From the Blog of Phyllis G. Pollack.
Last weekend, I made a presentation on Alternative Dispute Resolution at the Western Cargo Conference (“WESCCON”) in Denver, Colorado. My audience consisted of customs brokers, freight forwarders, warehouse owners and others involved in the transportation and logistics industries.
My presentation focused on defining Alternative Dispute Resolution, explaining the various forms or models it may take (e.g. negotiation, mediation, arbitration, neutral fact finding, mini-trial, early neutral evaluation, private judging, and collaborative law), discussing the use of ADR in everyday business and providing sample clauses that could be incorporated into contracts and other business forms. (For more on this, see pgpmediation.com/wesccon).
After the presentation, one of the participants told me how “empowering” my presentation had been. As a small business owner, she lived in fear of making an error or at least an “error” perceived by a client and being sued over it with all of the attendant attorneys’ fees and costs that comprise litigation. She had been to small claims court once before and found it quite unsatisfying as the judge did not even listen to her, but simply and literally made a “snap judgment,” without most of the facts. She did not want to deal with attorneys as they were too expensive and time-consuming. So, she dealt with the issue of “how to deal with conflict with a customer” by avoiding it and living in dread of making a “mistake” and getting sued.
My presentation gave her a way out of this dilemma: a middle ground; a way to deal with conflict without all of the anguish and expense involved in litigation. By simply incorporating and requiring one or more models of ADR (such as mediation, or arbitration) into her Customs Power of Attorney, Service Agreement, Terms and Conditions of Service and/or Bill of Lading, etc. as a pre-condition to filing a lawsuit, she provides her company with the means to resolve conflict, without the anguish inherent in litigation. While admittedly, not every matter will settle through mediation, in all probability, most of the disputes will get resolved through such a process. More importantly, the use of ADR will force the parties to focus on the dispute and resolve it before they become too invested, entrenched and hardened in their positions.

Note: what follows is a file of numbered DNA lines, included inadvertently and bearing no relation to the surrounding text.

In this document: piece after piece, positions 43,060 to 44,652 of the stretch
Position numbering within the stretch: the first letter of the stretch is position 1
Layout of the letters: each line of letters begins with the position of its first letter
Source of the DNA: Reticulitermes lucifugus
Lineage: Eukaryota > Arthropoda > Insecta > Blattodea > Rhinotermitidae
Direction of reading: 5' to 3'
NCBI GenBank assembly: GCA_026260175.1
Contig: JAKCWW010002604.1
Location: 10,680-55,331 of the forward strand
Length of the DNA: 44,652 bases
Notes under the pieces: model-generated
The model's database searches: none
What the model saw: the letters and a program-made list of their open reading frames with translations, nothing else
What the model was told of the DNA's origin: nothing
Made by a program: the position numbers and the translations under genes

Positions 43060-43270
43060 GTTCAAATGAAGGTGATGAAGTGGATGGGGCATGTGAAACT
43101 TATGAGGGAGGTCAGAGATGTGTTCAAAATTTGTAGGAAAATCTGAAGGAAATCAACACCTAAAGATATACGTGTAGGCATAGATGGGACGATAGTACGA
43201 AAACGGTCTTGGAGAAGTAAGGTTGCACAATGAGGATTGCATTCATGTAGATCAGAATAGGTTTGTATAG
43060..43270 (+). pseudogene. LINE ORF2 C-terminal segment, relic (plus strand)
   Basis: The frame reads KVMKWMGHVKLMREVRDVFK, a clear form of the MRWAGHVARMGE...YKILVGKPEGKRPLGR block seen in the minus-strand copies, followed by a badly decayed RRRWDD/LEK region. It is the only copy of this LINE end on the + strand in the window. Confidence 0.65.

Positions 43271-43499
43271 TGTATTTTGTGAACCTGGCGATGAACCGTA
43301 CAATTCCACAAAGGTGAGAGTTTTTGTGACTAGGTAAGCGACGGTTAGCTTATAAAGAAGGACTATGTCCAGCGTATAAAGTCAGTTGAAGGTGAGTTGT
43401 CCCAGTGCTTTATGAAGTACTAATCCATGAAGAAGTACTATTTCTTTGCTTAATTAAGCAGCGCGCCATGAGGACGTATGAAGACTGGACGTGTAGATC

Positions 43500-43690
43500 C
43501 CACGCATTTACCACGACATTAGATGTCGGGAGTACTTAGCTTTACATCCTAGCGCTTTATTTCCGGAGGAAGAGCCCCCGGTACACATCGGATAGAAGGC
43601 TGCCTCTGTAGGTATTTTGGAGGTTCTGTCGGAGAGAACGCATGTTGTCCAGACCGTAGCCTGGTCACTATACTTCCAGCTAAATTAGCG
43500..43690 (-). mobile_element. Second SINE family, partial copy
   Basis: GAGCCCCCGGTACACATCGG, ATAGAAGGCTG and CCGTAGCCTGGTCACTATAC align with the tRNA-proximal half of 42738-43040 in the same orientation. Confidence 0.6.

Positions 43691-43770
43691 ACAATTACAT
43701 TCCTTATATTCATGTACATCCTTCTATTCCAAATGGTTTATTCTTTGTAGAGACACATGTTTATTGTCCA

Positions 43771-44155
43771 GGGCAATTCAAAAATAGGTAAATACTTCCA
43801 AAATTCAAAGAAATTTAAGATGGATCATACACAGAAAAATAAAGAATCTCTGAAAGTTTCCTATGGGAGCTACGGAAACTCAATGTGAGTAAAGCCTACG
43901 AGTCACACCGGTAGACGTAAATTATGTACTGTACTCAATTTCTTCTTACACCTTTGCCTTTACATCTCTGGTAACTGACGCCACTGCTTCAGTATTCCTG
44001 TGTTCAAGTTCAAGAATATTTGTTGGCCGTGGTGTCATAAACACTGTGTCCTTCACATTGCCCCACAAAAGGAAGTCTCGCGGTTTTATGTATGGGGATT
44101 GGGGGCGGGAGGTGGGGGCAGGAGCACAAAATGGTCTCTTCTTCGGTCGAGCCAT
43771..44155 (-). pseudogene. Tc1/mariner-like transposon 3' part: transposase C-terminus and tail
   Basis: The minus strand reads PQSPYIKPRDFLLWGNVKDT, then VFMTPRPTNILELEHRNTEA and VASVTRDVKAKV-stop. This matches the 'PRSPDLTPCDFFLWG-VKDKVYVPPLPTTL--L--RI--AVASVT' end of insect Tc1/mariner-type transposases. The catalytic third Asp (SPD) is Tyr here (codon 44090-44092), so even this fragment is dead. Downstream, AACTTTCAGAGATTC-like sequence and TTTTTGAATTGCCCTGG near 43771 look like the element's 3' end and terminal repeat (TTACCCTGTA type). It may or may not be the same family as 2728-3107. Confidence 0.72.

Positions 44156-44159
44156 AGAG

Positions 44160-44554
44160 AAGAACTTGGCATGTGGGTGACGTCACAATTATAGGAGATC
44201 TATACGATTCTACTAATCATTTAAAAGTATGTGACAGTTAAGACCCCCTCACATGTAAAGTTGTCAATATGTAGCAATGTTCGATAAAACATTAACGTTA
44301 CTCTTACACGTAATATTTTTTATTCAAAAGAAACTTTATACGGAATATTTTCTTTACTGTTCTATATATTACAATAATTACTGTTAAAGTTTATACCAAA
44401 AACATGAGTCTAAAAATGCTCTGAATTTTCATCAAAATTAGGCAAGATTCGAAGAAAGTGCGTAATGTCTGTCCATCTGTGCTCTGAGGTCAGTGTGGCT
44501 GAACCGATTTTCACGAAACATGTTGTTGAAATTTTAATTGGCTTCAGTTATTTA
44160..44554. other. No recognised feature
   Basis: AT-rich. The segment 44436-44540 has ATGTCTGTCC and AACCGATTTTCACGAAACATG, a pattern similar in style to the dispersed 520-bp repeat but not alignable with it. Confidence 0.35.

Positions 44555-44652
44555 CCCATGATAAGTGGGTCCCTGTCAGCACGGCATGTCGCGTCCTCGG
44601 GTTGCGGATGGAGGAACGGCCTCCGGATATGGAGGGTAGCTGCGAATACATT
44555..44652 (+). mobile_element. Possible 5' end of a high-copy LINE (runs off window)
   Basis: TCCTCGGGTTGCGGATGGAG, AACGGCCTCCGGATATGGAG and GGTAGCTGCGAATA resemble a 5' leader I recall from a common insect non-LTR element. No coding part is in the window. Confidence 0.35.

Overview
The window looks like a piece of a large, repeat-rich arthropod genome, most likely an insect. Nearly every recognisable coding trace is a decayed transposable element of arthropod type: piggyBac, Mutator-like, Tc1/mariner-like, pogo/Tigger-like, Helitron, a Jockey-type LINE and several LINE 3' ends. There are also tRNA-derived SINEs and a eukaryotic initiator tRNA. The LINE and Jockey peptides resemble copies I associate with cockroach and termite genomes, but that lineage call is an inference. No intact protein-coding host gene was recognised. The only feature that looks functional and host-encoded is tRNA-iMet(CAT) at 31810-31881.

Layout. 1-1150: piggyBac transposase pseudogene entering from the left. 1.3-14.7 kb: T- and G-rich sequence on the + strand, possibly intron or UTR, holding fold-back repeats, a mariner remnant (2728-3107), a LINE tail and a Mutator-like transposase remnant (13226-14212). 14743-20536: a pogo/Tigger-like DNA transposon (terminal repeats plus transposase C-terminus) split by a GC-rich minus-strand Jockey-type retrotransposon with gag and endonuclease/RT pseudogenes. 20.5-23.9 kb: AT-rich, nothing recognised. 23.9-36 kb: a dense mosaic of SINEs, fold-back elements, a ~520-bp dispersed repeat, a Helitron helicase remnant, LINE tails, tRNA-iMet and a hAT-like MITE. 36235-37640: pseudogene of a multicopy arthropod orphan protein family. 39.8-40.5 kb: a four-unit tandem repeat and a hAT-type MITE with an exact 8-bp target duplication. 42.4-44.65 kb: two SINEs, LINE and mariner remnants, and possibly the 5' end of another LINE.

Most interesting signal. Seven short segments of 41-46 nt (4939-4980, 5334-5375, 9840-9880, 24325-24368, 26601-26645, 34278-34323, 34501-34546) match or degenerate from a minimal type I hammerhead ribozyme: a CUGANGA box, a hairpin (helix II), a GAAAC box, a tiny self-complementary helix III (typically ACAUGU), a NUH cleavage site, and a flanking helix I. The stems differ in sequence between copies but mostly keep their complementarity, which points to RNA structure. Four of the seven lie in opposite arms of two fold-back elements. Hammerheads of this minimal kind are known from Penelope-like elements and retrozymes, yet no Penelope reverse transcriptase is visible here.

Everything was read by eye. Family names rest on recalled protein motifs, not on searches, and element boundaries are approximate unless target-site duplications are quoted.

Consequently. . . she felt “empowered” – I had given her a means to resolve business disputes without having to declare war or live in fear that war would be declared on her. And the means I had provided is simple, inexpensive, flexible, voluntary, confidential, and totally controlled by the parties. Clearly – a win-win-outcome.
Before this presentation, I had never thought of ADR as empowering. . . but clearly. . . it is.
. . . Just something to think about.
Now, two weeks after the debut of much hyped television program, “Fairly Legal,” that has stirred a remarkable amount of buzz---at least among professional mediators--- it might be a good...By Robert Benjamin
JAMS ADR Blog by Chris PooleExcept in “bet the company” circumstances, extensive discovery, dispositive motions, expert reports, and hearing costs are making courthouse litigation cost prohibitive. While arbitrations should bring...By Eric Van Loon